With respect to my last comment, having briefly consulted Callan and McHugh's Moral Theology (MT), it seems that tempting God is a sin of irreligiosity, not sacrilege (cf. II MT 2305-07), while one type of sacrilege is "scandalous manner of enacting sacred rites" (II MT 2311(c)). May one suspect that the kind of man-centered liturgy one not infrequently encounters in the OF in many places perhaps qualifies as both tempting God and scandalous enacting of a sacred rite?

Anonymous said...

"Considering the graces that have been lavished on you, why are so much less holy than your fellow-worshippers to whom God has not given nearly as much?" All too true. Of course, I don't know what graces others have been given, but the undoubted fact that I have wasted and trashed so much that He has given me puts me in no position to feel superior to anyone.

Perhaps that's a little easier to remember when sitting at work, for example, listening to routine blasphemies and quietly offering some little reparation to Our Lord. Then I'm saved from feeling superior to the pagans around me when I remember that I at least claim to be a disciple and lover of the Lord, yet some friend I've been! But it is a bit harder in church when the 'feedback' from the second 'children's liturgy group' spouts neo-humanist waffle at great length and then demands applause for the little ones as they inevitably race all over the church to find their families and talk excitedly as the offertory prayers are rushed by the priest before cruising through Eucharistic Prayer 2 again.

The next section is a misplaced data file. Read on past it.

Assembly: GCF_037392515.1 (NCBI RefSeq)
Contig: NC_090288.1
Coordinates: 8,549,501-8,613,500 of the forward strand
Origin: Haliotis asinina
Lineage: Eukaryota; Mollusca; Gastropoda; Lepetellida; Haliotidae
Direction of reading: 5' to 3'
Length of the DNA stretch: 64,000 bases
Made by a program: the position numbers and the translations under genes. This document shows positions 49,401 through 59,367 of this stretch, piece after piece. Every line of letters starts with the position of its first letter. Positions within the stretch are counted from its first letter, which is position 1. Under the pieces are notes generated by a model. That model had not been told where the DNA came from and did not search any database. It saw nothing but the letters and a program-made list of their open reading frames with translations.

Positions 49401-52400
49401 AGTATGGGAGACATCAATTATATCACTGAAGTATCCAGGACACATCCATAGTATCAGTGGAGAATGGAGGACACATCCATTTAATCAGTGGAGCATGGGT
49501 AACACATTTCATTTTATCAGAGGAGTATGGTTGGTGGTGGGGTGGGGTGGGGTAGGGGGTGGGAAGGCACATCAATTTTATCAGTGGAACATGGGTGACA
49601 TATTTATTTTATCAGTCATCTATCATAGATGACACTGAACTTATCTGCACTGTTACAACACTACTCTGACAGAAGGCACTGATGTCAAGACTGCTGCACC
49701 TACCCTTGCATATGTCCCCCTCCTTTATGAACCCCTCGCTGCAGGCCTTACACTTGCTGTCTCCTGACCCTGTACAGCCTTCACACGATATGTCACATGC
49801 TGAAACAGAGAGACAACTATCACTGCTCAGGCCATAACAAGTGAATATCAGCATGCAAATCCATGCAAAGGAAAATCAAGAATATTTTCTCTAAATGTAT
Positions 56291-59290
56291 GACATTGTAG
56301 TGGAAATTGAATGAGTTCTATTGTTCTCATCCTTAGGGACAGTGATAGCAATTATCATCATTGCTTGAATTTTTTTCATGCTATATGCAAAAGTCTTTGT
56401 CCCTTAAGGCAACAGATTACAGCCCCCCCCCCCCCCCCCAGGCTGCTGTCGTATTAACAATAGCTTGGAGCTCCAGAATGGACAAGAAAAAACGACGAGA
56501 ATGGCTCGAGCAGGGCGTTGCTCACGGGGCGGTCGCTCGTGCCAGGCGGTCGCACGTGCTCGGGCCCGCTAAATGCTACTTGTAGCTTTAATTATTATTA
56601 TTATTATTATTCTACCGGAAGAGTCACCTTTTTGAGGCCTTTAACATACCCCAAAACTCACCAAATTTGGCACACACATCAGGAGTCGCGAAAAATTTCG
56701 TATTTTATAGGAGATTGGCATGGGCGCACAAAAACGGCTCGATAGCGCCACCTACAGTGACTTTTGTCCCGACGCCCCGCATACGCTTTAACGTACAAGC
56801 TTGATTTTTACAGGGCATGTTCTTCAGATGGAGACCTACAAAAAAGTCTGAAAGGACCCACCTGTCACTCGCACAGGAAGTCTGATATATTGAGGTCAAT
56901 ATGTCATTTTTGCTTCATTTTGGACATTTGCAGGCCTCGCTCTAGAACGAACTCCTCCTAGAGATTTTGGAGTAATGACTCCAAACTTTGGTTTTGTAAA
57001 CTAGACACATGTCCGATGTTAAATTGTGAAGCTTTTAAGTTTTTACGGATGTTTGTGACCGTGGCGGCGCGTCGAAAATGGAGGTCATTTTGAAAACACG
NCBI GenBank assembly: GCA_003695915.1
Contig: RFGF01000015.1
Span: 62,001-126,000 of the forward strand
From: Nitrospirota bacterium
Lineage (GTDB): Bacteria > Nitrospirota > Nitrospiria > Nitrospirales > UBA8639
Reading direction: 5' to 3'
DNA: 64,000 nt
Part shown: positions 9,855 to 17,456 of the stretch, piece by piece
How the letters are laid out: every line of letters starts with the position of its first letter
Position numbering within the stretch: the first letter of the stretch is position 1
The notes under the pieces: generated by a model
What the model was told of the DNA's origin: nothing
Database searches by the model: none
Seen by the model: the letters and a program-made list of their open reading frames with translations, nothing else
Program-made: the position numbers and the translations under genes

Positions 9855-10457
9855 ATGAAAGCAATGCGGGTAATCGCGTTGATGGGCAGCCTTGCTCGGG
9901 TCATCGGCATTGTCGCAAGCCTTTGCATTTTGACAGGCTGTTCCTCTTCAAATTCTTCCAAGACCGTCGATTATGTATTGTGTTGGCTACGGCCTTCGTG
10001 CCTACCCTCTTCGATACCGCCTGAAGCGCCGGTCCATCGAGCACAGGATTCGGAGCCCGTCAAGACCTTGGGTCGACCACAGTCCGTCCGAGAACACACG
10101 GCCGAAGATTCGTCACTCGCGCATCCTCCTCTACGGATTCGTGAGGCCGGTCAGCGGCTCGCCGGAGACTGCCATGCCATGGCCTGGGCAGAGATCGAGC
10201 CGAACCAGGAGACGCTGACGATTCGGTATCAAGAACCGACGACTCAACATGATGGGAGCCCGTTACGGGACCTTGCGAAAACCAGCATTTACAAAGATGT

And yet, it is undeniable that I must be the worst and most ungrateful soul in the building. Better to switch off as best I can from all the hububb and concentrate on asking the Lord for mercy as well as greater charity and patience. In fact saying the Divine Mercy chaplet is something I find helpful and appropriate at those times.

There are other parishes within driving distance and more peaceful and reverent masses which I can go to, but it isn't always possible with other commitments. I hope that trying to humbly 'offer up' the trials and frustrations of being confronted with so much that is imperfect and/or downright disobedient, ugly and wrong is somehow more salutary than being cosseted in a spiritual comfort zone all the time. Our Lady must have felt like that all her life on earth. And she probably feels like that still any time she deigns to turn her loving attention to me ...

Fr John Hunwicke said...

SEAN: I get the point about children; we had five. But they will have to meet the reality of Novus Ordo worship eventually ... best that they should do so under your tutelage; with your explanations.
TOM: "Why don't I like Prayer 2?" The problem here is that I do quite often explain what is wrong with it; but I can't explain it daily, or regular readers might get bored. This creates a problem for occasional visitors. I can only suggest that, if you really want to know, you explore my blog through the Search Engine provided.
WOODY: But, dear thing, that bit of bread which that fool of a priest is holding is the Body of Almighty God. Imagine yourself appearing before your Judge and being interrogated: "I was there; I was there for you to adore; just taking the trouble to travel to Me would have been in itself an act of adoration; but rather than adoring Me you indulged yourself your disapproval of others. I was there, the Eternal Offering, but your judgement of others interested you more".

Tom Broughton said...

Fr. Hunwicke,

What I have surmised from using the beloved search engine is that you find Eucharistic Prayer 2 to be too short to do justice to the Eucharist--and feel that this prayer was composed in a haphazard manner. I have endeavored to summarize your point of view in a pithy manner, as it should be. Did I get this right?


Fr John Hunwicke said...

No, Tom, I don't think you did.

I've put a fuller reply onto the blog, indicating some for-starters reading if you really DO want an answer ...

Tom Broughton said...

Thank you, Fr. Hunwicke. I appreciate it. I just saw your reply and am delving into your blog as I we speak to educate myself. Yes, I really do want to know. Thank you for your help.